Sam Taylor-Johnson wants to ‘celebrate’ Amy Winehouse in ‘Back to Black,’ not judge her: ‘I felt like I had a huge responsibility’

In Entertainment
May 15, 2024

Amy Winehouse is back in the spotlight with director Sam Taylor-Johnson’s new movie, Back to Black. The biopic looks at the late British singer’s rise to fame, personal struggles and the making of her Grammy-winning album of the same name. Both Taylor-Johnson and star Marisa Abela, whose stunning onscreen transformation into Winehouse is being hailed by critics, say it was crucial to remove any “judgment” while immersing themselves in this film.

“I felt like I had a huge responsibility in making this movie on so many different fronts,” Taylor-Johnson tells Yahoo Entertainment. “One of the things I had to keep coming back to was to have no judgments, you know? And to sort of balance that in a very careful way so that I could sort of remain in her perspectives.”

Winehouse, who died at age 27, was known for her unique, powerhouse voice as she churned out hits like “Valerie” and Back to Black. She won five Grammys in 2008, including Record and Song of the Year for “Rehab” and Best New Artist. But Winehouse’s acclaimed album Back to Black coincided with an incredibly tumultuous time in her life.

Winehouse battled alcohol and drug addictions. She was hospitalized multiple times, which is not shown in the film. Her volatile relationship with husband Blake Fielder-Civil was tabloid fodder, and the British press documented nearly every moment of the singer’s downward spiral. Winehouse eventually got clean from crack and heroin, but she died of alcohol poisoning in 2011.

Early reviews of Taylor-Johnson’s film out of the U.K. criticized how some of the difficult subject matter was handled, like eventual ex Fielder-Civil being portrayed as a sympathetic “addiction-enabler.” Yahoo asked Taylor-Johnson about how she creatively decided to handle humanizing Winehouse, and Fielder-Civil to an extent, while staying true to the addictions they suffered.

“Whatever our judgments are of situations that she was in or people that she loved, it was irrelevant to the story that I was telling because we were in her creative soul as she created one of the best albums of our time,” Taylor-Johnson explains. “[Amy] was so open about her feelings and so authentic to them and had no judgments, and so I had to be in her truth and put my feelings and everyone else’s judgments, as well, to one side and just go back to the music, and go back to how she felt constantly. So in a way it was obviously very challenging, but quite straightforward because she was [straightforward] in that sense.”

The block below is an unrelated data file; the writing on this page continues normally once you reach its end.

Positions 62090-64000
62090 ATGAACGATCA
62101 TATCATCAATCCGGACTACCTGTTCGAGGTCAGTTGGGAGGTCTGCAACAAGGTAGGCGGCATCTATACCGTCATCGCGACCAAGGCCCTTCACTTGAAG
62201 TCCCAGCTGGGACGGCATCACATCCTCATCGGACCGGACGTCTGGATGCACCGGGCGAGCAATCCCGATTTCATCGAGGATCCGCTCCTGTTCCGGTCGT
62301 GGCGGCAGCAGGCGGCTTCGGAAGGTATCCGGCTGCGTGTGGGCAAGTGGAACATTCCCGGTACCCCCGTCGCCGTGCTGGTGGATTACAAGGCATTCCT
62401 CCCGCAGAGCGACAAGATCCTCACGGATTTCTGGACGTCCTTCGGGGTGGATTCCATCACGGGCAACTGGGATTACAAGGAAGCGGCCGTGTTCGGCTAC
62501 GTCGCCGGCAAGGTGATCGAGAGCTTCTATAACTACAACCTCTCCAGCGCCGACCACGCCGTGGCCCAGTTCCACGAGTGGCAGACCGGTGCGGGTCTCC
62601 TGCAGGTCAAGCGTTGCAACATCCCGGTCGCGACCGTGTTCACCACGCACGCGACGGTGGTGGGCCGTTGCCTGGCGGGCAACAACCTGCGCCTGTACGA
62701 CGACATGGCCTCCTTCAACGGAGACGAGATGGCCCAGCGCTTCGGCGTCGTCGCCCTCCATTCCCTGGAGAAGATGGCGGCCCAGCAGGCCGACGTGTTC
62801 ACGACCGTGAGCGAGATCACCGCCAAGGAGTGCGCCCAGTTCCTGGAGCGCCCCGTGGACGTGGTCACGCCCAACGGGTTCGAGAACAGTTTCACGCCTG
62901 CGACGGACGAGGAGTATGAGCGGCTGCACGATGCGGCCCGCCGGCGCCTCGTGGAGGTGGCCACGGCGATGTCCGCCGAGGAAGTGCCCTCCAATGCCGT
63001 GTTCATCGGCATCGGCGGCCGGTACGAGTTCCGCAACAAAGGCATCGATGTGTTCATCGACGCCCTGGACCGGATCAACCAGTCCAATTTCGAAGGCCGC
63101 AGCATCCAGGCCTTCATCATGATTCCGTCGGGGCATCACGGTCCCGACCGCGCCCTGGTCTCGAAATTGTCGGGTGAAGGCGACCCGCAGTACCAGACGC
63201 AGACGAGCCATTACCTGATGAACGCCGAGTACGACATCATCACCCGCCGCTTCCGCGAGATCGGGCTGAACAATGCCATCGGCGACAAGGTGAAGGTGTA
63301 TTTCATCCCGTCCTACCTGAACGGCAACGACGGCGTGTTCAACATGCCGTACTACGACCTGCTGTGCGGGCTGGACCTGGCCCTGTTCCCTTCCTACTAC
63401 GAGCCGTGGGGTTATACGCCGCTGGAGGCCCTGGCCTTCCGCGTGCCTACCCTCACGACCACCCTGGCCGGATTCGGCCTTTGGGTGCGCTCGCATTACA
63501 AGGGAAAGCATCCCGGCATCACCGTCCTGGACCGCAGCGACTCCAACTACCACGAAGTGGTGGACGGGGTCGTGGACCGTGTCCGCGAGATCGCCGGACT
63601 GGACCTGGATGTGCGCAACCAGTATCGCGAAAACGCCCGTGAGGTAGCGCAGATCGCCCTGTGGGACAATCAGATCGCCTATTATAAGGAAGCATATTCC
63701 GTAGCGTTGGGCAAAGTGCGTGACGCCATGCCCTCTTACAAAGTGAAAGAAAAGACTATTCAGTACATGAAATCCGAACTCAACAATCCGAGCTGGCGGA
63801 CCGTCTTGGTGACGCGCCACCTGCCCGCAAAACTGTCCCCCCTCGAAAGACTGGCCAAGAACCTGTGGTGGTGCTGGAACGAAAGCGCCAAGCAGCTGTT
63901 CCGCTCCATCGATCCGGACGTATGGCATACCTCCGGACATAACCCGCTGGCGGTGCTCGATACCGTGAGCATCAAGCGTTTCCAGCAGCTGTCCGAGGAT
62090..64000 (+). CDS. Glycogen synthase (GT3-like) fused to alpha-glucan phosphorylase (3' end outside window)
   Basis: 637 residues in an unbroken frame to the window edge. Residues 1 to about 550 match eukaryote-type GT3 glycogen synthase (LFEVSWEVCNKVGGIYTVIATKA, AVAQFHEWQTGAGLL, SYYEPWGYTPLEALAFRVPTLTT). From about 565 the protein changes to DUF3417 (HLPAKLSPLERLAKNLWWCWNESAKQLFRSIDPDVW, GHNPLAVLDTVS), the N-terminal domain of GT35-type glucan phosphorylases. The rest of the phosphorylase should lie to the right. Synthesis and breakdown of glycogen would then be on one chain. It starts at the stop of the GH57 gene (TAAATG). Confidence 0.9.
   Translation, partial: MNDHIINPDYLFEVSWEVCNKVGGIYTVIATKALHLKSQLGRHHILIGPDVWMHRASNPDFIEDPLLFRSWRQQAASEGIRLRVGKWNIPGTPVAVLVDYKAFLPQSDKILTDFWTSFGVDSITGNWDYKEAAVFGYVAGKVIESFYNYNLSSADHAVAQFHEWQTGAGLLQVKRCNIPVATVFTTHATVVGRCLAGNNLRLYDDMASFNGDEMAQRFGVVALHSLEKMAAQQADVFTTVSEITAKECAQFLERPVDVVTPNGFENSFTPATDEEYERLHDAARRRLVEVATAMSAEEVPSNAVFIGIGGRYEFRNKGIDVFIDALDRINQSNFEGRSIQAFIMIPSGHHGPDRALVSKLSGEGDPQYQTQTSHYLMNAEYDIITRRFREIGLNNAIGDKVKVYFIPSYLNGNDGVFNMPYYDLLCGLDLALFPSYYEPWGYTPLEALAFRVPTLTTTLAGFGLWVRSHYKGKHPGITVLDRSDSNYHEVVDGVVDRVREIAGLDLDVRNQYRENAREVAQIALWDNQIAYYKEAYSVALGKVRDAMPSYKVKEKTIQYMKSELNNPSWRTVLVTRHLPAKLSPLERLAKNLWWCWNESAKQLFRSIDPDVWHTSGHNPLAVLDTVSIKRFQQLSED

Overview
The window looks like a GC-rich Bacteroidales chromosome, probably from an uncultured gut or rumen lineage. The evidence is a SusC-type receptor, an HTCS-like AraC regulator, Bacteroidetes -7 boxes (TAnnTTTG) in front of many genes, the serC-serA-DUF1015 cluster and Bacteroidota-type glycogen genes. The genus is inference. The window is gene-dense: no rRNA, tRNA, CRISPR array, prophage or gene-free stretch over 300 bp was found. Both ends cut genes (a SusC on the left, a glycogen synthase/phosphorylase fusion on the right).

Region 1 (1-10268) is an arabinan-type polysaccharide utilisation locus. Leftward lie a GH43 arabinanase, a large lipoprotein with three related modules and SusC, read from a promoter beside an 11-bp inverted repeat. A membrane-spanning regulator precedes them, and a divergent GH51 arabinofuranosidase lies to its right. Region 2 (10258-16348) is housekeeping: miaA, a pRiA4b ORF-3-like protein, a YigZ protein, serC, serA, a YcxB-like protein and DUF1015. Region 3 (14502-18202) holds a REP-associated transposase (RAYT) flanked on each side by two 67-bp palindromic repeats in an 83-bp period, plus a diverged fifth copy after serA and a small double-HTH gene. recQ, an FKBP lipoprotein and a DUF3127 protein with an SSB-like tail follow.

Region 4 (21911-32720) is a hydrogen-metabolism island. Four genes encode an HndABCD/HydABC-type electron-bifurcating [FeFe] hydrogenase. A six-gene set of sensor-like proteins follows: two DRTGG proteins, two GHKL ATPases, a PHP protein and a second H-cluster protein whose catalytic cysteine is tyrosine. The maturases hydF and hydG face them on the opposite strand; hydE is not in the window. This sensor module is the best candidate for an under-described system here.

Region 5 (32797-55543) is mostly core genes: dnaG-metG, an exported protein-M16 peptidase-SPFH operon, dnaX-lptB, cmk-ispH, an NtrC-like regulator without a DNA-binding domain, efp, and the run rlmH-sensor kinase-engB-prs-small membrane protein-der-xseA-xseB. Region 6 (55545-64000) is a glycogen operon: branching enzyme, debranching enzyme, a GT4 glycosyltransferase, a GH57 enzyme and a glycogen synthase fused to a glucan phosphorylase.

Taylor-Johnson has said the paparazzi are the villains in the movie. Winehouse and Fielder-Civil’s on-again, off-again relationship was fixated on in the press, and the Fifty Shades of Grey director has spoken about how her own marriage to actor Aaron Taylor-Johnson, 24 years her junior, has been scrutinized online. Yahoo asked if any part of Winehouse’s story resonated with her while making the movie.

“No, not in that way at all. I don’t feel like there’s any comparison I just felt like. … I guess a comparison is that, as a woman, I think things get more forensically picked apart,” she replies.

Taylor-Johnson continues, “So in that sense I have to just see, you know, who she was as a creative soul and that everything else is everyone else’s judgment,” she replies. “Let us celebrate her.”

Abela agrees with Taylor-Johnson on the importance of leaving judgments at the door. The British actress, who does her own singing in the movie, says she trained “intensely” for four months prior to filming. Although she knew Winehouse’s story, she says she was surprised to discover “the intensity of” that “feeling of Amy.”

Marisa Abela stars as Amy Winehouse in director Sam Taylor-Johnson's

Marisa Abela stars as Amy Winehouse in director Sam Taylor-Johnson’s “Back to Black.” (Courtesy of Dean Rogers/Focus Features)

“The feeling that the things she really wanted in life and the relationships she had that were important to her, were relationships that she felt that if they didn’t exist, she might die. The intensity of that feeling was something to discover and something to really get real,” she tells Yahoo. “As Sam was talking about, that’s not about judgment … it doesn’t matter what anyone else thinks. If this person leaves me, I might die and that’s a real feeling. My job is to be authentic with that. If that’s how Amy felt, that’s what we were going to show.”

Back to Black hits theaters on Friday, May 17.

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